In this week’s post, to catch up or not catch up, lockdown learning parent survey results, risky digital design, digital parenting week resources, I Am a Festival, thumbs up for emojis, being an older teacher, and a fun prime numbers game.
This is our last newsletter until 2 September and we wish you all a very relaxing summer break. Why not spend a few minutes of it browsing our new brochure and plan some rewarding fun for next term? It’s packed full of exciting computing curriculum and technology-based workshops for primary children and CPD for teachers.
There was a rare summer appearance for the Bett awards ceremony and, as proud finalists in the support and service to schools category (having won it the previous two years running), we are pleased to congratulate the winners, Plum Innovations.
A survey of 1,150 primary and secondary school school leaders has found that, despite the government’s exhortations, fewer than one in five are planning to run “catch-up” provision during the summer holiday. Just 18% of those who took part in the poll said they would be offering voluntary catch-up provision during the six-week break, while only 5% said they would ask pupils to do extra homework over the summer. Wellbeing concerns are at the heart of the decision with 88% said they felt their staff needed a proper break over the summer and 70% said their pupils needed a break.
Separate research from National Foundation for Educational Research, interviewing senior leaders in 50 schools in deprived areas in England, found that the current approach to learning recovery was “misconceived and inadequate”, with reports of deteriorating wellbeing and mental health among pupils. The report argues that school catch-up plans should give equal emphasis to both emotional and academic support. Read more
Now to parents, with more survey data, this time from the Education Endowment Foundation (EEF) and Parent Ping, looking at the success – or otherwise – of home learning from parents’ viewpoints. It found four clear challenges that influenced how parents felt about home learning and the top one was the digital divide, with families without enough devices reporting very low success. Balancing remote learning with other responsibilities was also a factor, with 62% of parents saying they struggled to combine home schooling with other commitments. Confidence in supporting learning makes a difference, with parents who said they struggled to understand the work set feeling less confident about supporting learning, behaviour and emotions and reporting lower success of learning at home. The final success factor was parental perceptions of their child’s attitude towards learning and how keen the child is to complete the work independently. Read more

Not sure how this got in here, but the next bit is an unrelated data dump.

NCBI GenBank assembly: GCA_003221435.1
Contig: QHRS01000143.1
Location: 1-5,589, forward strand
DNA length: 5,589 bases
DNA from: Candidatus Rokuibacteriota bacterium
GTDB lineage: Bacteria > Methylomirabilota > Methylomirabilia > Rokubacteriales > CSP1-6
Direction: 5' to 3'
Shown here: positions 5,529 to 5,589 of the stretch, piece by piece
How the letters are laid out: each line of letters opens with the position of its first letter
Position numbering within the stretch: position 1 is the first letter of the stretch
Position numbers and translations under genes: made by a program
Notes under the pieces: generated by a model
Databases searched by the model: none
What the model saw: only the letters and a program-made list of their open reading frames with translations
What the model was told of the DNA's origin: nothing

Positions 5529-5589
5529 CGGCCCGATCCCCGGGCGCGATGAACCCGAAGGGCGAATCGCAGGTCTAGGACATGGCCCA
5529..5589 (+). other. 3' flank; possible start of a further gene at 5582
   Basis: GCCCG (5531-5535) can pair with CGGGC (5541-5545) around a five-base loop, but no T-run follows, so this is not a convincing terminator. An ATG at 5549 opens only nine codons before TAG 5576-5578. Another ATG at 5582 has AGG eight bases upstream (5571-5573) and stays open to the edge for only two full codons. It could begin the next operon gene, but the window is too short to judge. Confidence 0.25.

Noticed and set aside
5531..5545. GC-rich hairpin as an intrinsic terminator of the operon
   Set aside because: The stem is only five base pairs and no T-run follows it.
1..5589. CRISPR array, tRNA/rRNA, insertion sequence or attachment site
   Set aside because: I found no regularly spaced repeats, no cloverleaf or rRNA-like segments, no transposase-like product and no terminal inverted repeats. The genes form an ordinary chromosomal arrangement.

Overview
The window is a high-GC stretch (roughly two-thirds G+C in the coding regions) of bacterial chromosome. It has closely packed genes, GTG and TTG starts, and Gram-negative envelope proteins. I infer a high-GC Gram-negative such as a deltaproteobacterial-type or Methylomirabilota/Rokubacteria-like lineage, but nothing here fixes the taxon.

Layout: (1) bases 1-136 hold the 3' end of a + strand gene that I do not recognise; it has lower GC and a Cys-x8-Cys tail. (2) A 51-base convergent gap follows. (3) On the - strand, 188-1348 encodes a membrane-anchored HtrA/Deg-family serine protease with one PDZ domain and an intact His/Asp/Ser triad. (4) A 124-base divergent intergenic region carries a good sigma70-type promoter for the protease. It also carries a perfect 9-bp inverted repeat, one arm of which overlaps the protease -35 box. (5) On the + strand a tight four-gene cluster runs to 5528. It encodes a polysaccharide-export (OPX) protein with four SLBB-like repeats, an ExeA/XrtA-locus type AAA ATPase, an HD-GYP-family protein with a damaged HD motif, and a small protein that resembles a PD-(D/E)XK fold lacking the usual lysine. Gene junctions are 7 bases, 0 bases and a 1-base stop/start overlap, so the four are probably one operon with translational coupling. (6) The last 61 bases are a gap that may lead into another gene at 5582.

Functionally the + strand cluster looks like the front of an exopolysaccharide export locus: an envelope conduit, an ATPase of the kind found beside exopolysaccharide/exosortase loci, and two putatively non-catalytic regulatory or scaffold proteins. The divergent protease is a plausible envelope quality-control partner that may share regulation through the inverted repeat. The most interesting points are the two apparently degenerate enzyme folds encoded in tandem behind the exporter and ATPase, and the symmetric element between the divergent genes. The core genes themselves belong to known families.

Revealing Realities’ new report, written for the 5Rights Foundation, lays bare how the commercial objectives of digital companies to produce features that maximise time spent, reach and activity translate into design features that impact on children. As well as hearing from children about their experiences, the researchers set up 13-year-old avatars online to validate those experiences. Despite being registered as the age of a child, the avatars were served up sexual content, requests from adults for contact, self-harm and suicide material, crash diets and other extreme body image content. Read the report
Looking ahead, Digital parenting week from Parent Zone runs from 11-15 October and teachers can register now to receive free resources, activities and support to hold their own DPW2021 events for parents. Find out more
Peter Lillington reflects on the past few weeks, from robot and Scratch challenges at our schools to the government’s online media literacy strategy and the Bett awards. Read the blog post
Blended aspects of primary computing: revisiting the computing curriculum